Here is the next of the beautiful, inspiring, special contributions coming in to the #MandalasForMarinke remembrance project. I am grateful for each and every amazing contribution. You are invited to join; learn more here.
Beautiful Crochet Mandalas
Karen’s amazing contribution includes 2 large crochet mandalas and 6 mini crochet mandalas made using variations of Wink’s 12-round standard free crochet mandala pattern. I adore the soft colors used in each of them; they feel light and lovely. Crocheter Karen shared about the small mandalas:
“I made small mandalas like this and did my own ‘yarn bombing’ in memory of Wink. I posted them in libraries, a college, grocery stores and yarn shops. The following is the note that I attached to each mandala:
Wink was a talented crochet artist and blogger. Her work was known worldwide. The Mandala, or circle of life, like the one displayed here, was one of her favorite motifs. Wink suffered from clinical depression and last week committed suicide. She was 31 years old. She will be missed. If you need help with your depression, help is available. We need you all in the circle of life”.
She also included the local and national suicide hotline numbers. The national number is 1-800-273-8255.
More from the Maker
So who gave us this wonderful contribution. Karen Kidd from Overland Park, Kansas, who has been crocheting for 45 years and became aware of Wink’s work three years ago. She shares:
“Wink is an inspiration to me. I worked for 42 years as a psychiatric nurse. In that span, I worked with many patients who suffered from debilitation depression and recurring suicidal thoughts. Wink’s blog impressed me because she not only shared her struggle with depression in her blog, but also used it as a forum to show how crochet helped her cope with her depression. I think it takes great courage to share intimate information about yourself to the world. But I think she showed even greater strength and determination to try to research and share ways to fight depression through creative outlets. Wink was very wise for her age. I admire her and I will think of her whenever I make one of her patterns.”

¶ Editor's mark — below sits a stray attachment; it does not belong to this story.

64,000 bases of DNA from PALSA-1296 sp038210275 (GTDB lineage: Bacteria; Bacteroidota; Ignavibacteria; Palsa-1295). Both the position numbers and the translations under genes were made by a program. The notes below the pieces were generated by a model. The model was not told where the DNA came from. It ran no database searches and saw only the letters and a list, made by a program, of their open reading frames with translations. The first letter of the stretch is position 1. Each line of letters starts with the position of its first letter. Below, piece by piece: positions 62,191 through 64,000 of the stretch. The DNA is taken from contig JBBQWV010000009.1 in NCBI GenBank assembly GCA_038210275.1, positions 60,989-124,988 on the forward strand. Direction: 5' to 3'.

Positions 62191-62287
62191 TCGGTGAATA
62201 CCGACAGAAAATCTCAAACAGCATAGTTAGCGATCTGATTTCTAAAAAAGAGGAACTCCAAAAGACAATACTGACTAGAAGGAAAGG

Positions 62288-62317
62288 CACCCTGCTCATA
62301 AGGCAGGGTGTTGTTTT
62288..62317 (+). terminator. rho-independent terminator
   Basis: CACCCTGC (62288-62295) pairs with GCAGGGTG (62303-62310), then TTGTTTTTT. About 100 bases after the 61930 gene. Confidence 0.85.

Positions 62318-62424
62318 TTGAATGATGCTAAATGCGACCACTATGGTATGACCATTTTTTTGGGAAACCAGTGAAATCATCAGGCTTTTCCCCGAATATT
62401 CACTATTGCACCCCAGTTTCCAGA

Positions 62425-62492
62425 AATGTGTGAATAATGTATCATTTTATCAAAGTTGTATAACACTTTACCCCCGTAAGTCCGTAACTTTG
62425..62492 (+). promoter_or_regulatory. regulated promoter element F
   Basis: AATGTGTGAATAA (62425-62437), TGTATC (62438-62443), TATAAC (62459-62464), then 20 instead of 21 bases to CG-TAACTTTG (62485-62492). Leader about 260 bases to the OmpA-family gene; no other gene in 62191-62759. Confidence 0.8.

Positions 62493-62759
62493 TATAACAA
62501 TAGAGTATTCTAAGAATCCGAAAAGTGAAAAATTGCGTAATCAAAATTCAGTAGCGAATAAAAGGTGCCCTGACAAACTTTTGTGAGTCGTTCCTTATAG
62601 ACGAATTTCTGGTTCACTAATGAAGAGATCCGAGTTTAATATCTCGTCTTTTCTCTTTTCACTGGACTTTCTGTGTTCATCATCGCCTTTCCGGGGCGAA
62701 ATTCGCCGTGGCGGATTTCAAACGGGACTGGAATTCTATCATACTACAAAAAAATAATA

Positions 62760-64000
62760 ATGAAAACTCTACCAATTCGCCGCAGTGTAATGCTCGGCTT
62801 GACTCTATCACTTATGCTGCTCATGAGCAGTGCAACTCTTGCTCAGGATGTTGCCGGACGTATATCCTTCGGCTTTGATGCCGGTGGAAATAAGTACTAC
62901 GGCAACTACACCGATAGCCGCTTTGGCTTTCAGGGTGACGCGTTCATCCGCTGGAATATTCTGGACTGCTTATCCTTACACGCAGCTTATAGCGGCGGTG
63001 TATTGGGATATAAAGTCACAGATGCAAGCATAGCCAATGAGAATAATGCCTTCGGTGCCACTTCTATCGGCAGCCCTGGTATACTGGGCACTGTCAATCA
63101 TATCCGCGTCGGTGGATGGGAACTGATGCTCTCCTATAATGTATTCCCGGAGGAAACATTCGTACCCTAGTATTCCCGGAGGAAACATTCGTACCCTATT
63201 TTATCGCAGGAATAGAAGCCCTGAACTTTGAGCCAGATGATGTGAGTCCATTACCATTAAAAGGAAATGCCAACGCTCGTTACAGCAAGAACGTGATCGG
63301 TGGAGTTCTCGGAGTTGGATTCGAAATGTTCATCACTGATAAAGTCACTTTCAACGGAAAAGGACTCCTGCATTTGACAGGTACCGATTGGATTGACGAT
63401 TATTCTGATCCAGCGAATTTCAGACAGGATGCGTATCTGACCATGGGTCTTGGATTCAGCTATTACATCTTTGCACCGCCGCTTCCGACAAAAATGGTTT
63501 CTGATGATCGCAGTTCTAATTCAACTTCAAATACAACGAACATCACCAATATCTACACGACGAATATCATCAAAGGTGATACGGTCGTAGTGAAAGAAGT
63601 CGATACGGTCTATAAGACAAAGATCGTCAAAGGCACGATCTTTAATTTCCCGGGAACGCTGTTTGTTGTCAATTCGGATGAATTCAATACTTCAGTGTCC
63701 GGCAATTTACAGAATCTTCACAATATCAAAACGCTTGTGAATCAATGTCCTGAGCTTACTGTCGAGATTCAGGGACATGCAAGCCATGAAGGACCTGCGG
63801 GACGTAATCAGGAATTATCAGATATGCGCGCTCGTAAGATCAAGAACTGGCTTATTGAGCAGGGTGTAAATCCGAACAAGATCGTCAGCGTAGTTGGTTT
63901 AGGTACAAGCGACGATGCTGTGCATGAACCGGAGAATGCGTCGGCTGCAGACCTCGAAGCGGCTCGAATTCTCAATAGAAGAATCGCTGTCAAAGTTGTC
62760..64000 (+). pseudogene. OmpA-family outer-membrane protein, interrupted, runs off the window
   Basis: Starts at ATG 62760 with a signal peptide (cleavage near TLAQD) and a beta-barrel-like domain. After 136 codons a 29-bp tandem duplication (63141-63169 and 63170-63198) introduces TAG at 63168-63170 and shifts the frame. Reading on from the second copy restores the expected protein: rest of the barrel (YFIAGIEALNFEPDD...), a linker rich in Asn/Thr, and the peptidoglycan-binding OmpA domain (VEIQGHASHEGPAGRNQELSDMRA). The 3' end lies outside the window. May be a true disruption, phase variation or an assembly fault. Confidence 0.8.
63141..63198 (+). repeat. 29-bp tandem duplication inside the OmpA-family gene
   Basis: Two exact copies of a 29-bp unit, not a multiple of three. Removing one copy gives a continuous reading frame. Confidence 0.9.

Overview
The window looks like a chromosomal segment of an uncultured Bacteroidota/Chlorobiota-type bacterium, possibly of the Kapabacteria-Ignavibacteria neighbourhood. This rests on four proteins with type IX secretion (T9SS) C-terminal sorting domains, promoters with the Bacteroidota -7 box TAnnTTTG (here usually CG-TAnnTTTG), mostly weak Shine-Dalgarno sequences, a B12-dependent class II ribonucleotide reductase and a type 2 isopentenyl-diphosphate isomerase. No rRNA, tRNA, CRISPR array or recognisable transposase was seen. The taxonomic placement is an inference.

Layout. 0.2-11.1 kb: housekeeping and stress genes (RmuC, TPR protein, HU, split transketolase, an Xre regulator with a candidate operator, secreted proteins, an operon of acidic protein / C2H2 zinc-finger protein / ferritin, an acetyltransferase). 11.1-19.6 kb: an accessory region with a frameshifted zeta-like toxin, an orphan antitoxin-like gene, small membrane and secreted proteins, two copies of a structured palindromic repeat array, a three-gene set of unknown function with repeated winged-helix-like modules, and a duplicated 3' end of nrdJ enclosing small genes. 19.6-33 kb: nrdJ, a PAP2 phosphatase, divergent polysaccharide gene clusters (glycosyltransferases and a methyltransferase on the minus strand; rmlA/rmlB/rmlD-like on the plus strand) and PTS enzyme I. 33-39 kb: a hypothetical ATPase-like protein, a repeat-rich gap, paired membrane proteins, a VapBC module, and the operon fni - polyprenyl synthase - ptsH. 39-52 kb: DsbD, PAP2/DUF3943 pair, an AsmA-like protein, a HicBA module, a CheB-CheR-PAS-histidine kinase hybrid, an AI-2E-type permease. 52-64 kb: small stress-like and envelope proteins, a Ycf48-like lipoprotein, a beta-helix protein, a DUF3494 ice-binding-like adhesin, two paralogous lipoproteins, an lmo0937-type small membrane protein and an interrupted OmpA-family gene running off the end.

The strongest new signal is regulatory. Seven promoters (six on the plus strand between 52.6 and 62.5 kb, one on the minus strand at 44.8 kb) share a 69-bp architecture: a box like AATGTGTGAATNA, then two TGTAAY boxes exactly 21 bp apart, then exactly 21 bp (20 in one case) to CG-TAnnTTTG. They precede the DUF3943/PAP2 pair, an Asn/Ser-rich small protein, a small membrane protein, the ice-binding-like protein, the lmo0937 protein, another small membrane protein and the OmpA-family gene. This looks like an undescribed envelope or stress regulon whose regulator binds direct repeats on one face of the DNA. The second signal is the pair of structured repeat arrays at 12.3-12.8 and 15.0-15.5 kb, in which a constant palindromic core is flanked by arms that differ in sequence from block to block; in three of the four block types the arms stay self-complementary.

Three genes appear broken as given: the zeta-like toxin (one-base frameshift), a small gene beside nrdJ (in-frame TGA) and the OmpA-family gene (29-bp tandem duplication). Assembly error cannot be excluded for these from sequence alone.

Words by Wink
As Karen said, Wink loved the mandala symbol. She really brought it into the limelight of crochet, introducing it to many crafters. She writes at the beginning of her free mandala tutorial:
“A mandala is typically a circle with inspiring colors and patterns. Mandala is the Sanskrit word for ‘circle’, and has spiritual significance in Hinduism and Buddhism. Crochet mandalas can be used as coasters, hot pads, wall decorations or simply as colour therapy.”
One purpose of this project is to raise awareness about depression so each post will end with some facts, thoughts or quotes about depression, suicide and/or mental health. Today I want to share a fun fact with you: Psychotherapist Carl Jung did paintings and sketchings of mandalas for several years and observed their beneficial use among his patients (which included patients with depression, of course). Cathy Malchiodi PhD, LPCC, LPAT writing for Psychology Today shares:
“According to Jung, mandalas symbolize “a safe refuge of inner reconciliation and wholeness.” They have the potential to call forth something universal within, perhaps even the proverbial archetypal Self. And at the same time, they give us an experience of wholeness amid the chaos of every day life, making the “sacred circle” one of the very coolest art therapy interventions for both soothing the soul and meeting oneself.”
I also wanted to share this video by Deb GypsyOwl Bryan who writes, “As I began my journey out of depression (you can read more on bubblews) I needed a way to focus. I was sure art therapy works. A string of events (which had been in progress since at least the end of November) put a tiny smart phone in my hands and an app which allowed me to create mandalas.”
All contributions to Mandalas for Marinke are welcome and will help raise awareness about depression while honoring her work in the same way that this great contribution has done today. Details to join here.